Natives Ask: What Is A Tariff and How Does It Affect Indian Country?

” Trump has launched a campaign to fight a trade imbalance against China because ‘China and other nations trade unfairly with the United States.’ The goal is to use tariffs (or the threat of tariffs since they have not yet occurred) to get China to back down on other trade issues. What does this mean? And, how will Indian Country be impacted?” M. Trahaunt, ICTMN

Photo depicting international trade. ICTMN

 

Excerpt:  What Is A Tariff? And How Does A Campaign Against China Affect Indian Country? By Mark Trahaunt, ICTMN

“It’s important to say over and over again that a tariff is fancy word for a tax. A tariff affects how much corporate consumers are charged for, say, steel from China that is used to make a car.

And in response to such a tariff — China will levy a similar tax on its consumers when they buy pork, making that meat more expensive in China…Each side will tax products and the result will cost consumers more. And the producers of those products will make less money.

That’s where Indian Country comes in.

The tax bill will be paid every time someone buys a product that’s on the list, such as a car. And, on the other side of the ledger, Native American consumers will benefit as the price of pork (and its competitor, beef and chicken) drop because there will be more supply on the market. But the producers, the farmers, will make less.

According to the National Congress of American Indians: ‘Agriculture is increasingly important to Native economies, representing the economic backbone of more than 200 tribal communities and witnessing an 88 percent increase in the number of American Indian farmers between 2002 and 2007. According to the Census of Agriculture, in 2007 annual Indian agriculture production exceeded $1.4 billion in raw agriculture products.’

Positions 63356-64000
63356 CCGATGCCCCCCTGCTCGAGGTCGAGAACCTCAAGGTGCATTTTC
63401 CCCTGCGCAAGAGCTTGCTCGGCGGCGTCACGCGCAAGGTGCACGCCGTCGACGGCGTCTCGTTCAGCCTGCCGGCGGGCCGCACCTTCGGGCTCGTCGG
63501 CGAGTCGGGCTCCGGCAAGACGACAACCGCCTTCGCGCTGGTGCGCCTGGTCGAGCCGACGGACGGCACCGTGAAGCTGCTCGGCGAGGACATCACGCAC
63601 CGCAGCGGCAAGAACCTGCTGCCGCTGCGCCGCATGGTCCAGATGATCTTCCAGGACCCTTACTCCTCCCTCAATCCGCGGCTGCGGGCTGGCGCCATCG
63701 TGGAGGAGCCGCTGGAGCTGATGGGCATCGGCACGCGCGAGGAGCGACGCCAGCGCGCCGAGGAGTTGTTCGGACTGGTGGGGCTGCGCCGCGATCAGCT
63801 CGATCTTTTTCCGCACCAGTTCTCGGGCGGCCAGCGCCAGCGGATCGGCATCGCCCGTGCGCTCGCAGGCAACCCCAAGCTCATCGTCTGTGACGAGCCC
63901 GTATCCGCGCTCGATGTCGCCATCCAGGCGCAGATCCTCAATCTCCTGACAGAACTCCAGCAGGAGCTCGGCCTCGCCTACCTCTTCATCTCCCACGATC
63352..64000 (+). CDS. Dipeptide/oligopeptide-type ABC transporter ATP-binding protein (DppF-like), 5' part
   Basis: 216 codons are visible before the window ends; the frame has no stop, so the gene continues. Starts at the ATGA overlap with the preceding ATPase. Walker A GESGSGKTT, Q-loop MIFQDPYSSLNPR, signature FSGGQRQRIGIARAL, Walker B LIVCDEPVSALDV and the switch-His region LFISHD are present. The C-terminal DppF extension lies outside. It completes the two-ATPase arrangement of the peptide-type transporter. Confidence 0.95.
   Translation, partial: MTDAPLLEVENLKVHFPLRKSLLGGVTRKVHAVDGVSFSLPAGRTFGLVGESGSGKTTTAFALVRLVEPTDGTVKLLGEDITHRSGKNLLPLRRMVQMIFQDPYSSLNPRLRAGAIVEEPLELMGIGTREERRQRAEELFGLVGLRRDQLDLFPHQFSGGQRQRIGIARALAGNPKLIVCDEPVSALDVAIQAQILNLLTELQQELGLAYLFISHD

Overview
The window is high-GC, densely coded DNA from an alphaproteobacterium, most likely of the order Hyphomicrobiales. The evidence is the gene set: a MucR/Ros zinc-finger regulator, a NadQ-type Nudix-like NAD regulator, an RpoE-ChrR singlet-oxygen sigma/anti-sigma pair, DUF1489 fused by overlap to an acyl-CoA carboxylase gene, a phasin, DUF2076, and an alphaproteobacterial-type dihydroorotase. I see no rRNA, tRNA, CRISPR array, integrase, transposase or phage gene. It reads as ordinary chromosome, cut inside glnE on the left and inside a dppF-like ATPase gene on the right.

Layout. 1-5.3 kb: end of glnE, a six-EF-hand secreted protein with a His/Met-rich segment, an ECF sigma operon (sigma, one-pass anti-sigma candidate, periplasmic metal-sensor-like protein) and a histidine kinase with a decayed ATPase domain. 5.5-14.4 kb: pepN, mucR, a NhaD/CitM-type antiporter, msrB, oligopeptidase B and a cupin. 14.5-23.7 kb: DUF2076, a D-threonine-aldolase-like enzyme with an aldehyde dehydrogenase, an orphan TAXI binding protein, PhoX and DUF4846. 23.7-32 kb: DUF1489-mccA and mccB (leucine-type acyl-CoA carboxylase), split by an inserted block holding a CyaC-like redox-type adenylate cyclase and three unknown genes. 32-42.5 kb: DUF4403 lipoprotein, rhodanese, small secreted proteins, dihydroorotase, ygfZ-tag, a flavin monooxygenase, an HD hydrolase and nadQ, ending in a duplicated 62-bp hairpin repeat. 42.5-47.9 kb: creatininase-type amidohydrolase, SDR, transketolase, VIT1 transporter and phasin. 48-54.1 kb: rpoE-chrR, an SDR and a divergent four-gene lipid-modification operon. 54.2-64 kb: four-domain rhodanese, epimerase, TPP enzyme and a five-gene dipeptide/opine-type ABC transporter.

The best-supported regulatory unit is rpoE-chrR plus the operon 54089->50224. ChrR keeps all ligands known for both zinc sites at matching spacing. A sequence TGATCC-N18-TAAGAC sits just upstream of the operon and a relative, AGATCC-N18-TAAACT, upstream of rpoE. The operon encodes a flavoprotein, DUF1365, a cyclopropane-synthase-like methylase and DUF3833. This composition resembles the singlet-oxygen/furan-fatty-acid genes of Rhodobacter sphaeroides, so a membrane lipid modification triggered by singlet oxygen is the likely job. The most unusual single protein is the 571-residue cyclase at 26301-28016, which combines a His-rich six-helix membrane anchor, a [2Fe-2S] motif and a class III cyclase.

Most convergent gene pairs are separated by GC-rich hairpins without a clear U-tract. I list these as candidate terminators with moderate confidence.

This is the trade deficit — and the Trump administration’s goal is to shrink it. And there is evidence that this trade deficit impacts wages and job creation, especially in manufacturing jobs.”

Category: Business, Politics

Navajo Ranchers: “We Need to Manage Feral Horses”

“The March 1, Navajo Times covered the feral horse issue (Hunt canceled, feral horses a growing problem, page A1). Here’s a response by a guy with the name of a horse. In 2013, I helped the Department of Agriculture with a horse roundup. We had a crew that rounded up horses in 54 chapters. That was five years ago. Why is the president just now stating, ‘We do need to implement a horse management plan’? The plan should have been done in 2013.'”The Navajo Times

Navajo ranchers wrestle a feral horse. High Country News

Excerpt:  Feral Horses…The Navajo Times

“He also stated, ‘Horse management plan includes castration, birth control and adoptions.’ The option is ludicrous. Sounds good but each animal will continue eating 32 pounds of forage and drinking 10 gallons of water per day. We need forage and water for livestock that bring us revenue. Rez ranch life has its challenges. Can’t speak for other producers but for me it’s too many wild, unbranded, unclaimed feral horses, followed by drought and open range.

Horses wait in a cement culvert along Highway 160 for a Navajo Nation agriculture horse trailer. Navajo-Hopi Observer

Trying every strategic planning to improve beef cattle business isn’t working. Open range is a terrible way to make a living raising livestock on the rez, financially that is. In the summer months I spend money feeding, watering, buying salt blocks and range cakes for my cattle.

But in open range, the major concern is many, many feral horses at Oakridge Wildhorse Country Ranch. Named the ranch for many feral horses that nobody owns. I have horses for ranch work; I don’t need more than three.

Feral horses deplete natural springs at Oakridge. I want to ask the guy from Betatakin to come get the feral horses. I’ll help with the roundup and trucking…BIA and Navajo Nation will continue blaming everything and everyone except the fact that they allow resource mismanagement to continue for almost a century.”

Category: Animals

Natives Join March For Our Lives in Remembrance of Red Lake Shooting in 2005